Misogyny, Racism, and the Iconic Leslie Jones

1
262
Combat ignorance. Read.

When I took my 9 year old daughter to see Ghostbusters, she fell in love with all of the characters.   Halfway through the movie, she whispered in my ear that she really liked the women because they weren’t like most people in movies.  They were like REAL PEOPLE.

Each of the protagonists was flawed.  Not in that adorable Barbie doll princess way of being a little ditzy or too emotional.  But in that brilliant geeky quirky way that is usually reserved for male protagonists.   And to add insult to injury, these women were all driven by passions and ambitions that did not revolve around male affirmation or a happily ever after love interest.   Two of the women were scientists.   One an engineer.  Jones’ character was a historian. An expert in urban infrastructure.   Each character had her own geeky obsession.   My daughter has geeky obsessions too.

 

 

When a friend posted an article about a vicious hack to Jones’ website, I was genuinely shocked.  I was vaguely aware of the fact that some men were offended by the fact that Ghostbusters had an all-female cast of protagonists. I really didn’t have time to pay attention to that sort of foolishness.  

But these attacks against her were personal.   Vicious.   And part of a disturbing trend. Strong black women are being subjected to a wild wave of hate.  Michelle Obama.   Serena Williams.   Olympic athletes.   

Their bodies are scrutinized, and found to be flawed.  Too many curves, or too few.  Their muscles, skeletal structure, weight are problematic.   They don’t smile enough.  Their femininity is questioned.  When content for criticism runs dry, they are compared to gorillas.   

So I dug deeper into the Jones attacks. They have been painfully public. The mob mentality took over, like a bunch of kids ganging up against a victim on the playground.  Passive observers became emboldened by the actions of others, and joined in on the attacks. They edged each other on.  After months of verbal violence, her website was hacked.  Personal documents were posted.  Alleged photos of her naked.  These attacks were choreographed to not only humiliate her, but to strip her of strength.  Because she failed to be submissive, they made her vulnerable.  Both symbolically and literally. 

In Ghostbusters, a group of middle aged women were cast in roles previously held by men. In a male- dominated genre.  In a white male dominated genre.  All of women all came under attack.   But the attacks zeroed in on the sole black woman in a way that was so brutal.   So cruel, that mighty Twitter shuddered.

We as a society have reached a crossroad.   

Do we choose the “free speech” path?  Anyone can say anything because… freedom?  

Or do we acknowledge that hate speech is just one point on a spectrum of violence?  

As social media transforms the ways in which we transmit and receive information, this is an urgent question.  A question which will define us as a society.   And Leslie Jones, an actor, who should be simply reveling in the success of her recent blockbuster and planning the next steps in her career, has found herself at the apex of this question.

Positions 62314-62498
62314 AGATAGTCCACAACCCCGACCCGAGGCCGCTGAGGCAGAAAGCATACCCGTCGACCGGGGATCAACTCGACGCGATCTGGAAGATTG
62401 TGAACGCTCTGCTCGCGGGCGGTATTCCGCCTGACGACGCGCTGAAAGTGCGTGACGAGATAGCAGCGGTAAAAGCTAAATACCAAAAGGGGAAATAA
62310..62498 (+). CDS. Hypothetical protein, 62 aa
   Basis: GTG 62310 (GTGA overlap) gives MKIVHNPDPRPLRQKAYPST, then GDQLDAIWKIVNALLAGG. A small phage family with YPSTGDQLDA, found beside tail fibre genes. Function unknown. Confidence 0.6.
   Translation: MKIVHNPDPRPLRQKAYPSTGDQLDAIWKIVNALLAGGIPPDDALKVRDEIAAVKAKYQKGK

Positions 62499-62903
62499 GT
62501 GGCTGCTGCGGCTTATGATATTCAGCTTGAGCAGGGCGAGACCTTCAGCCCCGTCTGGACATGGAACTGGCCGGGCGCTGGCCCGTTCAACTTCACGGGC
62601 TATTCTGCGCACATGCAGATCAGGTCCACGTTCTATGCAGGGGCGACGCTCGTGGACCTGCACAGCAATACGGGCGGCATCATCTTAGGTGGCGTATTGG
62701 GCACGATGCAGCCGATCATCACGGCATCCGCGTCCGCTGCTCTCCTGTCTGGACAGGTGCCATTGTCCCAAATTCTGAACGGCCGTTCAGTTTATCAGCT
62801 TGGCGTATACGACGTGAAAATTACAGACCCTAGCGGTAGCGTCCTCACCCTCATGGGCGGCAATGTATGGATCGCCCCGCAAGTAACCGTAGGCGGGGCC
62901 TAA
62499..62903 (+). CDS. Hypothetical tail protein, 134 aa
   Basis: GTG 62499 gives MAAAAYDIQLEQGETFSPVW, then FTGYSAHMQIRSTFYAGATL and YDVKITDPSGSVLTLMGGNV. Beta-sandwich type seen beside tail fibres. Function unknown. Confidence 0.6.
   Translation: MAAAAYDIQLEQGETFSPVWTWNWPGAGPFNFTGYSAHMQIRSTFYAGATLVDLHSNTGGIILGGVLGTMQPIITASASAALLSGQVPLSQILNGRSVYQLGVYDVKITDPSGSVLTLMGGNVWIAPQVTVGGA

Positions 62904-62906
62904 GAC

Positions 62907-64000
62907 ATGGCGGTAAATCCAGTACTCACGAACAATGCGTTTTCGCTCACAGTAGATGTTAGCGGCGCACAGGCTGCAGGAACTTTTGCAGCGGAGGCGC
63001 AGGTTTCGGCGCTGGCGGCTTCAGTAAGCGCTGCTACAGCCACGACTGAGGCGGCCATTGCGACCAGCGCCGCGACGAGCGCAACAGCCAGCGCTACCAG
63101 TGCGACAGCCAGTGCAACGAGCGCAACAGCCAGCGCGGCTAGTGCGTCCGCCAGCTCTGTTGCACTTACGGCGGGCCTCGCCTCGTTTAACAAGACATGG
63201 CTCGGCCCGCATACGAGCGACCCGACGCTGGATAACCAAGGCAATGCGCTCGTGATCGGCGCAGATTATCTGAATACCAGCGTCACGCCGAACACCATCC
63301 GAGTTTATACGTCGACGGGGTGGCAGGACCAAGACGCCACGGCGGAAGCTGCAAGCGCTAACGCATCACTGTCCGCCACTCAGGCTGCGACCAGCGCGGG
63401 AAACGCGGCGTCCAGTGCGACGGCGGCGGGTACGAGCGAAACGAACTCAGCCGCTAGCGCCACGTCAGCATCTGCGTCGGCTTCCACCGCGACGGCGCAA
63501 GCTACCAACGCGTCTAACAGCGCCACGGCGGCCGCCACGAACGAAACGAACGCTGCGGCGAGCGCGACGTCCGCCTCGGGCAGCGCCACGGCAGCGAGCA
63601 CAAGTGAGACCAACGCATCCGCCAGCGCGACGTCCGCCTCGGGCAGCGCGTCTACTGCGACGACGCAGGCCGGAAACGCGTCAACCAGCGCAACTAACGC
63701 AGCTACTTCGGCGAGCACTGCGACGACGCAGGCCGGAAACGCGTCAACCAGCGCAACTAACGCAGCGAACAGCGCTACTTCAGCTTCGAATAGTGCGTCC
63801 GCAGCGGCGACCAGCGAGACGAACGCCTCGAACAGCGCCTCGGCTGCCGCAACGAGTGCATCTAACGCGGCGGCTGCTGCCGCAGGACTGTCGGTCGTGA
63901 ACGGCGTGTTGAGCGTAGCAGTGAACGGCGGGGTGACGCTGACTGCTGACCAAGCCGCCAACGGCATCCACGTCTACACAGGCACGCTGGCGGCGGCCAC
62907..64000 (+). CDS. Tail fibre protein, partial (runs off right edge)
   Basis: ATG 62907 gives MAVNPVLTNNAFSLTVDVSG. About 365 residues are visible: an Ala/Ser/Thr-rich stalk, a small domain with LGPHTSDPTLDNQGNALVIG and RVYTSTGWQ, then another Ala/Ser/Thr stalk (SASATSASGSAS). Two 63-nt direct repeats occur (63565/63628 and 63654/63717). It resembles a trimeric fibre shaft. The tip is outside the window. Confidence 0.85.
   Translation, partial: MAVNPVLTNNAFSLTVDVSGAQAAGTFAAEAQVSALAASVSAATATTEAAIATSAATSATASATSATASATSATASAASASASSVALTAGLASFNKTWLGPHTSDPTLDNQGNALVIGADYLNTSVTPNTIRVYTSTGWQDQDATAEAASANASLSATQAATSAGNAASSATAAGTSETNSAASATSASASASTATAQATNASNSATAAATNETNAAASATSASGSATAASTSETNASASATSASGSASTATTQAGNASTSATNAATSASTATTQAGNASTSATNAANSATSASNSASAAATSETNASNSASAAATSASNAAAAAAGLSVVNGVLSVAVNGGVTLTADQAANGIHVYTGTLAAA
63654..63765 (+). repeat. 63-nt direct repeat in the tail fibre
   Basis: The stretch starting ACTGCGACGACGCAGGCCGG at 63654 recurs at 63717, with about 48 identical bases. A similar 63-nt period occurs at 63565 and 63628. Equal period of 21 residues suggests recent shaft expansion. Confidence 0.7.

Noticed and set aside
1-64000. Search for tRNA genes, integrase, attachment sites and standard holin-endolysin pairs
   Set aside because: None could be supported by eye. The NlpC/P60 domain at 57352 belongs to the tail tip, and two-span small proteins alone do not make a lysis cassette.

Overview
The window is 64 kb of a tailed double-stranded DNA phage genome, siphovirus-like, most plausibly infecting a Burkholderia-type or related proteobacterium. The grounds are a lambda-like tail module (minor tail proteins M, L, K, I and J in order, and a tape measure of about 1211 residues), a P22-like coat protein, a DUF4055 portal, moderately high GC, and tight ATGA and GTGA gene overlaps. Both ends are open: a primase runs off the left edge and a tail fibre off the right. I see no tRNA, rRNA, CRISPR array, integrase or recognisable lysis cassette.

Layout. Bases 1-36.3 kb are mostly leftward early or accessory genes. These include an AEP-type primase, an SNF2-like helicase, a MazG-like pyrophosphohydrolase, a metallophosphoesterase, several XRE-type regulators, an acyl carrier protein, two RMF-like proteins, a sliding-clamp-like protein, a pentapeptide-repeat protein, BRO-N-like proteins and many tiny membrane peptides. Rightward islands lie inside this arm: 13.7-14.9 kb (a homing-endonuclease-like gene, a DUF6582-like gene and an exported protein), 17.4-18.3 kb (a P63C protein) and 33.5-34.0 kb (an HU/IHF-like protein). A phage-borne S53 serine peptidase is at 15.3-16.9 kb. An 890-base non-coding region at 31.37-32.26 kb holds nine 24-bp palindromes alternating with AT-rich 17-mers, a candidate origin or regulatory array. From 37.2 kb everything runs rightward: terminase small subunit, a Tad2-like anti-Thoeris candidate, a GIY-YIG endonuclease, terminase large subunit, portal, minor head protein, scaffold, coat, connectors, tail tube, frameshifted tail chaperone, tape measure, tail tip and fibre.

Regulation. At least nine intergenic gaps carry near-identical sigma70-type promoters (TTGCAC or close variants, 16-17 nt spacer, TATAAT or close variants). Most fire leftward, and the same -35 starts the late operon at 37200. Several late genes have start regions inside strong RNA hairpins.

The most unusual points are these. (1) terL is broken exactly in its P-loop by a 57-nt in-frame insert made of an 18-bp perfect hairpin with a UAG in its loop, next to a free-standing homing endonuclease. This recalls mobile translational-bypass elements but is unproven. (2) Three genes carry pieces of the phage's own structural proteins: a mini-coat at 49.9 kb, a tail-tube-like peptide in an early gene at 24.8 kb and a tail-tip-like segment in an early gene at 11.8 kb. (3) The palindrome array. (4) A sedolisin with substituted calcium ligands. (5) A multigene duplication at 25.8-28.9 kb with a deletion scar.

Have you seen Ghostbusters 2016 with your family yet?  Preorder it on DVD.

Or watch it on Amazon Prime!

There are contradictory reports in the news media today about the sequence of events.  But apparently Milo Yiannopoulos, the conservative commentator who launched the assaults against Jones, and inspired others to join in, has now been banned by Twitter.  And Jones, it seems, will stay.  The FBI is investigating the attack on her website.  And the bullies are bemoaning their lost “freedom of speech.”

Twitter, it seems, has drawn a line in the sand. I imagine that Twitter’s founders never envisioned it as a breeding ground for racism and misogyny.  It could serve that role.  Or the hate speech could be reined in.  Twitter both reflects our culture, and drives our culture.  What happens on Twitter is important, whether you like it or not. 

What happened as a result of the attacks on Leslie Jones is important.  We held a mirror up to our social media culture.  And we saw racism and sexism and angry white men seething with hate, searching for a victim. In the era before Trump’s candidacy, I frequently heard (white) people proclaim that we lived in a “post-racial society.”  But I don’t think anyone says that anymore. No one could look at these attacks and make that sort of proclamation.    

I suspect that for many, Leslie Jones will be remembered as the iconic hero who won the Twitter war, and helped define the boundaries of media culture.  But for my daughter’s generation, I hope, she will be remembered as the iconic hero she was cast to be. 

_____________________________________

1 COMMENT

  1. One of my issues with social media with respect to freedom of speech comes down to freedom to say any awful thing you want to in the medium without owning it. I think anonymous postings has aloud people to go on the attack in the most hateful ways possible including the racist and mysogynistic examples recounted here. People who don’t have the courage to own what they say are not practicing free speech and should be stopped.